Having protested for months to a proposed export terminal for coal at Cherry Point, the Lummi Nation has formally registered its opposition to the project in a letter to the Army Corps of Engineers.
A number of rail terminals are proposed in the Pacific Northwest that would enable transport of coal from Montana and Wyoming to China and the rest of Asia. In a letter dated July 30, the tribe registered its opposition once more.
The terminal, tribal officials said, will infringe on treaty fishing rights.
“Any impact on the Lummi treaty fishing right is inherently an impact on the Lummi way of life,” wrote Lummi Indian Business Council Chair Tim Ballew in the letter. “We believe that the Corps should see that these projects would without question result in significant and unavoidable impacts and damage to our treaty rights.”
According to the Lummi Nation, Lummi Indians “maintain the largest Native fishing fleet in the United States. Moreover, Lummi fishers have worked in the XweChiexen (Cherry Point) fishery for thousands of years, the tribe said. The Gateway Pacific export terminal would be the largest such terminal on Turtle Island’s west coast, the Lummi said in a statement on August 2.
“It would significantly degrade an already fragile and vulnerable crab, herring and salmon fishery, dealing a devastating blow to the economy of the fisher community,” the tribe’s statement said.
“It is imperative that the Corps carry out its trust responsibilities as they relate to the Lummi Nation and the treaty rights to fish, gather and hunt in the usual and accustomed places,” Ballew wrote.
Below is the full text of the letter.
July 30, 2013
Colonel Bruce A. Estok, District Engineer?US Army Corps of Engineers – Seattle District?PO Box 3755?Seattle, WA 98124
SUBJECT:?Lummi Opposition: Proposed Gateway Pacific Terminal Bulk Dry Goods Shipping Facility (Ref. No. NWS-2008-260) and the Custer Spur Rail Expansion (Ref. No. NWS-2011-325) Projects
Dear Colonel Estok,
The Lummi Nation has unconditional and unequivocal opposition to the proposed Gateway Pacific Terminal (Ref. No. NWS-2008-260) and the inter-related Custer Spur Rail Expansion project (Ref. No. NWS-2011-325) projects at Cherry Point. As described in our resolution 2012-060 and in our previous letters dated October 17, 2011 and January 21, 2013 (attached), the Lummi Nation has a number of significant objections to the proposed projects.
In developing the Lummi Nation’s position on the projects, the Nation heeded the following principles:
1. “Everything is connected.” As our elders conveyed through our Xwlemi’chosen (Lummi language) that cultural and spiritual significances expressed by our ancestors for the land, water and the environment are all connected.
2. “We must manage our resources for the seventh generation of our people.” Our unique heritage requires us to honor our past, present and future generations. Since time immemorial we have managed resources that we are borrowing from our children and grandchildren.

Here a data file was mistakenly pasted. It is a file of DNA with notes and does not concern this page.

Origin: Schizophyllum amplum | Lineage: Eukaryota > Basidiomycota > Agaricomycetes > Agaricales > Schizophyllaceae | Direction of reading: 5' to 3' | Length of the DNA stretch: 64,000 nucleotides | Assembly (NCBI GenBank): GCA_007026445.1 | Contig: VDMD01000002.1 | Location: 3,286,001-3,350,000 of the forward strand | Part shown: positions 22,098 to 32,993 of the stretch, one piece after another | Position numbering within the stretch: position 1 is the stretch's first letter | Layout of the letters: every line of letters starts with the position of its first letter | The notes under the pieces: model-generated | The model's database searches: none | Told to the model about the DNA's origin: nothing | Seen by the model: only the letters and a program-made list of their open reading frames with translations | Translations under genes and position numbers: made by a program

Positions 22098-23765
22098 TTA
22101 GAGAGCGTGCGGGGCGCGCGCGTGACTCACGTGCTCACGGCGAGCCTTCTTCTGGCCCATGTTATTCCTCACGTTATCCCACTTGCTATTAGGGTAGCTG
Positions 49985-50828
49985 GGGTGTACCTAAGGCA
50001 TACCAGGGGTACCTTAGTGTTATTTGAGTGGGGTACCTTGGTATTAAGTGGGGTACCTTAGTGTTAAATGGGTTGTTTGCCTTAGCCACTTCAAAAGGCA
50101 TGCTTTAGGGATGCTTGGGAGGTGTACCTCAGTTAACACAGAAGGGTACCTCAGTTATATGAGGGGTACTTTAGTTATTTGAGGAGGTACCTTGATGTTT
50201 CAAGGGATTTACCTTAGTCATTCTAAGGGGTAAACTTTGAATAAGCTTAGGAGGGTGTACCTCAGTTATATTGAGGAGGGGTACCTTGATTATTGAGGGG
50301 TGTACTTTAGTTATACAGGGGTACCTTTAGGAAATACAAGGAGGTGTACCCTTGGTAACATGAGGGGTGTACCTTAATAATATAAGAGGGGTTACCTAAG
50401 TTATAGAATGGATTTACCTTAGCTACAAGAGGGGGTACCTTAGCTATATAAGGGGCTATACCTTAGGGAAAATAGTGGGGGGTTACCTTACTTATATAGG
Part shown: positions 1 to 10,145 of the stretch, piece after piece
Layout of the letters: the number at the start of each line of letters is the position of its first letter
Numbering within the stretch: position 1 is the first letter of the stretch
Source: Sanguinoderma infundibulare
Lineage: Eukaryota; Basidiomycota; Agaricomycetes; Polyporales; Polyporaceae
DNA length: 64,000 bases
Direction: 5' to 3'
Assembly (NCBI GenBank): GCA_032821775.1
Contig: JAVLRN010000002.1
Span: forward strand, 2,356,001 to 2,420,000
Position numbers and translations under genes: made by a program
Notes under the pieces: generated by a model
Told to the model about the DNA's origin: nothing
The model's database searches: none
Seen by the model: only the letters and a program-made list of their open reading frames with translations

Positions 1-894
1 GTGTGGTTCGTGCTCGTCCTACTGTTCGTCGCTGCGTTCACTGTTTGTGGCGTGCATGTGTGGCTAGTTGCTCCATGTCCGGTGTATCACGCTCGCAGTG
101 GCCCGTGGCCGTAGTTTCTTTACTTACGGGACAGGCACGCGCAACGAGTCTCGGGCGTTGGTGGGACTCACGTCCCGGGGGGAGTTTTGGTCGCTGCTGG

3. As a tribal government, we have adopted the critical goal that we must preserve, promote, and protect our Schelangen (“way of life”).
Review of the known facts, data, site plans, and the development and operational goals of the projects have resulted in a clear and convincing conclusion that the proposed projects, if built and operated, would have a substantial impairment on the Lummi treaty fishing right harvest at XweChiexen (Cherry Point) and throughout the Lummi “usual and accustomed” fishing areas. Any impact on the Lummi treaty fishing right is inherently an impact on the Lummi way of life. The Lummi Nation cannot see how the proposed projects could be developed in a manner that does not amount to significant impairment on the treaty fishing right and a negative effect on the Lummi way of life. Please recognize this letter as a clear statement of opposition to these projects from the Lummi Nation.
The Lummi Nation expects that the Corps of Engineers (Corps), on behalf of the United States of America, to honor the trust obligations to the Lummi Nation related to these proposed projects. We believe that the Corps should see that these projects would without question result in significant and unavoidable impacts and damage to our treaty rights. If the projects at Cherry Point are constructed and operated there will be impacts on the Lummi treaty rights forever. It is imperative that the Corps carry out its trust responsibilities as they relate to the Lummi Nation and the treaty rights to fish, gather and hunt in the usual and accustomed places.
These comments in no way waive any future opportunity to participate in government-to-government consultation regarding the proposed projects and the associated state or federal government issued permits. Feel free to contact me if you have any questions about the attached comments or to schedule a government-to-government meeting regarding these projects.
Tim Ballew II, Chair?Lummi Indian Business Council